Sunday, March 13, 2011

#96 ~ when cashiers could count

 I miss the days when a cashier could actually figure out in their head how much change you would get back during a purchase. Now they have a computer to tell them and they still can't get figure is out sometimes.

In my teens I worked in my father's pharmacy. I remember having to count back change to a customer starting with the amount of the charges and ending in what they gave you. Such as, the sale was 3.18 and they handed me 5.00. You started with 2 pennies, saying 3.20, then a nickel- 3.25, three quarters- 3.50, 3.75, 4.00, ending with a one-dollar bill- 5.00. They knew you had it correct, you knew you had it correct... End of sale.

Now you just get some money slammed into your hand; and, if you really want to know if it's correct you have to count it out yourself. One young cashier snapped at me, "Hey lady there's a line. Its right, computer is always right." I answered, "That may be true...but the computer didn't remove the cash and hand it to me...did it?" She glared at me for a couple of seconds, huffed out a "whatever" and waved me away. (okay, another issue for another day- rudness. I miss simple public decorum.)

New electronic cash registers are to blame for many cashier's inability to count back your change or even know if what they handed you is correct. I also wonder how many of the younger generation would even know if they got back the wrong amount when they are on the receiving end.

 And... have you ever given someone a strange payment, let's say for $17.00, you hand them a twenty and two ones. They almost freak and hand you back the one-dollar bills saying you gave them too much. You will really mess with their heads if you add one or two pennies to any amount you give them. HaHaHa!

     Yeah, I am afraid we have created a world where most can no longer figure numbers in thier heads. What will happen with it all crashes and the electronic gizmos fail?

Monday, March 7, 2011

#97 ~ hand-written letters, cards, & notes

with the new age of texting, emails, and instant messaging the hand-written word is soon to be lost.

I love writing, never have been a real fan of writing by hand, but there are those times when something from the written hand had that special meaning.

My mother taught me to always send hand-written thank you letters. I still do. I have my own stationery, a drawer full of unique cards, notes and letters so I am equipped to write at anytime. Think about how good it feels to find a card or letter in your mailbox amongst the mundane bills.

It worries me to think we’re the first generation to have no written record of ourselves. An article on the importance of writing humorously asks, “If Jefferson had sent text messages to Adams, think what would have been lost to history.” A valid thought, no doubt.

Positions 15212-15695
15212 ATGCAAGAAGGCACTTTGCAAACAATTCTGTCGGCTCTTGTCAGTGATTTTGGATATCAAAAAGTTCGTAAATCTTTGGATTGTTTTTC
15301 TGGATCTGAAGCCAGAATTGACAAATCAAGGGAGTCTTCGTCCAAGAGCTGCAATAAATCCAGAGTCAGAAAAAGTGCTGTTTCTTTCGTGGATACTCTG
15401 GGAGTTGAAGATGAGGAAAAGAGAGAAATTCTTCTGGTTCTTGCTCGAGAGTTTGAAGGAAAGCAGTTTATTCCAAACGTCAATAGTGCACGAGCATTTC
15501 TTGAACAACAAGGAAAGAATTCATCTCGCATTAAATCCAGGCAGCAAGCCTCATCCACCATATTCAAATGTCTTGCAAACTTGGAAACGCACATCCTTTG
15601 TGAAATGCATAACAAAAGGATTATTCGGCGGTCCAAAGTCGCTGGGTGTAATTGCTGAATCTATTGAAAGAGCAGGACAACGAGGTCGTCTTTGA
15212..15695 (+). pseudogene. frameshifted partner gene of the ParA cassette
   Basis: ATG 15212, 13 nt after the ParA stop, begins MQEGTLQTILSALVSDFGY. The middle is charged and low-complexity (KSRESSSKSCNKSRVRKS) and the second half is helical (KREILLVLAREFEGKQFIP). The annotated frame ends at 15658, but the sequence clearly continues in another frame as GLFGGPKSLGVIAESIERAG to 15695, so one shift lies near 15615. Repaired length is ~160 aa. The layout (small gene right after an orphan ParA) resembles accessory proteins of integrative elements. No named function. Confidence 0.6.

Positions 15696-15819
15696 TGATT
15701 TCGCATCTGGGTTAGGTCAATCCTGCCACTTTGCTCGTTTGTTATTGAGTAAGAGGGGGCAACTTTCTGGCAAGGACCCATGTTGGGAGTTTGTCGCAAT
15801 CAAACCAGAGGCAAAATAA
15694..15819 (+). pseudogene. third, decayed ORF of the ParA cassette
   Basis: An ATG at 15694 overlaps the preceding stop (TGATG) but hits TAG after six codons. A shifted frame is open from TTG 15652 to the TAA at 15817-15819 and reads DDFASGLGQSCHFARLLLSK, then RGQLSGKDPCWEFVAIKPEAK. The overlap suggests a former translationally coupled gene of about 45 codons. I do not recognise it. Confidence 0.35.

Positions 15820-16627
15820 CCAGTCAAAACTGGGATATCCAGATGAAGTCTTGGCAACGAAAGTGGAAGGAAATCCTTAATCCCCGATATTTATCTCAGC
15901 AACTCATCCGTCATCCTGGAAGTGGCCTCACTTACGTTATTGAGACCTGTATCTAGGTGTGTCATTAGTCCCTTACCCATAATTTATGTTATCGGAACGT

I find it ironic that we e-mail and text and all the massive amounts of information shared through YouTube, television, cameras, phones, networks and blogging which record every second of our lives, however, it can all be deleted or lost in translation. Newsweek author, Malcolm Jones finds the root of this problem “is sifting through the set of data. The most common complaint of our time is that we are overwhelmed by information, unmediated and unstoppable.”

I agree with Jones when it comes to lack of writing in our generation: “The decline in letter writing constitutes a cultural shift so vast that in the future, historians may divide time not between B.C. and A.D. but between the eras when people wrote letters and when they did not.”

Writing isn’t only a nostalgic feeling for us but “when we read a letter, we develop an image of the letter writer unavailable to us in any other way.” We are transported to the writer’s words, voice and personality. The written word is alive to me. It’s like comparing your favorite book, eloquently written and envisioned, to a movie. The two simply do not compare.

Writing is important and writing is real.

I write to clear my mind. I write to understand how I feel. I write to express myself. I write to show my love. I write love letters. I have a box of letters I’ve received over time; I will keep them forever. I write to give. I write lists and notes, everyday. I write what I want in life. I write and I don’t want to stop writing. Pretty soon (if not already) we will be comparing our eras – where people used to write and to now and the future, when we stopped the art of physically writing.

Have you thought about the historical context of hand-written versus online? Do you still write letters or cards or is this obsolete to you?